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November 13, 1998

Statement of Attorney General on the Farm Situation in Iowa

[Following is a statement prepared by Attorney General Tom Miller for the news conference kicking off the "Green Ribbon Campaign," at the 75th National Catholic Rural Life Conference.]

I am deeply concerned with the situation in rural Iowa today. Farmers and rural communities face serious financial strains due to low prices (particularly in the hog industry), weather problems, and other factors. We all are hopeful that conditions will change and prices will rise, but, unfortunately, experts say we may not be able to count on fast improvement. It is important that we join together now to do all we can to prevent the current situation from turning into a farm crisis like the one we experienced in the 1980s.

First, we need to raise public awareness and understanding of the severity of the situation. The Green Ribbon Campaign announced today by the National Catholic Rural Life Conference and cooperating organizations is an excellent vehicle to do this. We can help draw public attention to the fundamental fact that we always depend on farmers, and that farmers now need support from all of us.

Second, I encourage farmers and other parties with whom they may have disputes (such as lenders, suppliers, landlords, and contractors) to attempt to resolve those disputes using mediation. It is a process that was developed to deal with seemingly intractable problems of the farm crisis of the 1980s. Mediation is required before court action in some cases (farmer/creditor and care and feeding contracts) and it has proven to be an effective way to successfully resolve other types of disputes.

Third, we need to pull together resources, talent, and expertise to address the problem. My office, along with the Iowa Mediation Service, is holding regular meetings with farm group representatives, lenders, clergy, university experts, and government officials to share information and develop action strategies to help farmers and their communities cope. All is not well in rural America, so we all must pull together to face the challenge.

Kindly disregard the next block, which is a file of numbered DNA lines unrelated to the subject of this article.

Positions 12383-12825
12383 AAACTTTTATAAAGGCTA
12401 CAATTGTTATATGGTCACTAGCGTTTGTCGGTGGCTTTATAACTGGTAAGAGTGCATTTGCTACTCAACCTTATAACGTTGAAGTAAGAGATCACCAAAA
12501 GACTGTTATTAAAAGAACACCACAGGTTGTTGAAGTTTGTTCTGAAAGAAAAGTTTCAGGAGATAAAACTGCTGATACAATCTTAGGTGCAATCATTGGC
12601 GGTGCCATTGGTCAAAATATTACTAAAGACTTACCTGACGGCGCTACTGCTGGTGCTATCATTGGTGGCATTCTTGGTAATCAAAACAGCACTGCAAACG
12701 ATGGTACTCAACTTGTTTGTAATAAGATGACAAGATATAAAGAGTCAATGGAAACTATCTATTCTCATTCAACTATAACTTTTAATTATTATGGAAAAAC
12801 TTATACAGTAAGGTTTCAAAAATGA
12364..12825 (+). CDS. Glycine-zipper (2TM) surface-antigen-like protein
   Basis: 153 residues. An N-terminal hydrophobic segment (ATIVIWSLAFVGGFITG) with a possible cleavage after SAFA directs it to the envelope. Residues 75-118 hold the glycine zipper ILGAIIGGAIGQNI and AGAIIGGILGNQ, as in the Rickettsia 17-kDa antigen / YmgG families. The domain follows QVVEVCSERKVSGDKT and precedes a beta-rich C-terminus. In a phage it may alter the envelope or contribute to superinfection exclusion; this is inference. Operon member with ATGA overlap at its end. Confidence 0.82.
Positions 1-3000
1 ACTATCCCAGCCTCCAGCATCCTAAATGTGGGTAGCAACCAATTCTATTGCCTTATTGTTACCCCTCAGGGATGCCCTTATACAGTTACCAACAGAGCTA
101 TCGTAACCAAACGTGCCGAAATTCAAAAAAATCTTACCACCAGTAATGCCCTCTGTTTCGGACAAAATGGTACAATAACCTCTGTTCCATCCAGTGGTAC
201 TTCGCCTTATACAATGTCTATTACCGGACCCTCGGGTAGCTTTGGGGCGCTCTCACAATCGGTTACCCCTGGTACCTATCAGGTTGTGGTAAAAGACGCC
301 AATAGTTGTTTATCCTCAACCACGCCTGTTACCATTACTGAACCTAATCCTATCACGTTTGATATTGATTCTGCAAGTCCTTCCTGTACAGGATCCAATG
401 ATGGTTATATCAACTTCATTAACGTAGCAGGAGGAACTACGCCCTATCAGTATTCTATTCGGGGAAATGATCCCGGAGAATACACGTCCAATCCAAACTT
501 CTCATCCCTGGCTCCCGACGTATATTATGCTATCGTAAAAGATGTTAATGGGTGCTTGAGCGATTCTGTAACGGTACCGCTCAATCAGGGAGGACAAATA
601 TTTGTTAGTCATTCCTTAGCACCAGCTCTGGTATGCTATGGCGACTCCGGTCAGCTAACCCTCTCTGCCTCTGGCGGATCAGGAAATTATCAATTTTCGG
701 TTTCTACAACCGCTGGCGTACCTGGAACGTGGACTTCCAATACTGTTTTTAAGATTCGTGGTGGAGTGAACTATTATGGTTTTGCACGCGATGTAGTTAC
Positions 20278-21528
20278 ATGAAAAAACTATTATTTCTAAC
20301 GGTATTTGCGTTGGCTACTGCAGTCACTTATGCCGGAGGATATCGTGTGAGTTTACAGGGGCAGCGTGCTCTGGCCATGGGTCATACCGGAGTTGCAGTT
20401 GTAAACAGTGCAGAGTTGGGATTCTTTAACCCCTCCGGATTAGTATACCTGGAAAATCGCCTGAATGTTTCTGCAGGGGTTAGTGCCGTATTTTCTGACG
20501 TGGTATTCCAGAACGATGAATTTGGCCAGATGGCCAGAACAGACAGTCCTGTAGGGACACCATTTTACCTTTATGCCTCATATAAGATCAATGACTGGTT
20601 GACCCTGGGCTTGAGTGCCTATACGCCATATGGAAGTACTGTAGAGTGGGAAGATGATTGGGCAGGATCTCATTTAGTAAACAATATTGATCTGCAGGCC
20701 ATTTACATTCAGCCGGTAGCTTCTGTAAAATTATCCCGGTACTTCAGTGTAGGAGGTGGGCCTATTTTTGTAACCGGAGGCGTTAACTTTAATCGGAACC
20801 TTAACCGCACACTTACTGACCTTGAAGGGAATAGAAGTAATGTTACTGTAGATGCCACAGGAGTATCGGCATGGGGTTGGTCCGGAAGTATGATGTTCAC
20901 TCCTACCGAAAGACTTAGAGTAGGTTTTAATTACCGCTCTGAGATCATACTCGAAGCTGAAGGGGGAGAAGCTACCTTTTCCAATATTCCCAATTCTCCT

Fourth, I pledge that I and the Farm Division in our office will do all we can. We have launched several initiatives already, and we will continue them and others:

Investigating several potential consumer fraud cases where unscrupulous businesses may have taken advantage of distressed farmers.

Conducting numerous educational seminars on production contracting and how farmers can best protect their legal interests in grain and livestock contracts.

Developing educational materials advising farmers how to make wise purchases of farm inputs, including used farm machinery, pesticides, micronutrients, and potassium and phosphorus fertilizers.

Organizing multi-state efforts by state attorneys general to convince Congress and USDA to make livestock markets fairer and more competitive by requiring meat packers to disclose more livestock price information.

Along with most Iowans, I believe in the goal of preserving a central role for independent family farmers in Iowa agriculture. I am committed to making the resources of my office available and working with other organizations to achieve this goal.

We all must step forward and be voices for independent family farmers, who so enrich our lives, from providing food to embodying many of the best values and character traits of our people. We will be advocates for our friends and neighbors in rural Iowa and rural America.

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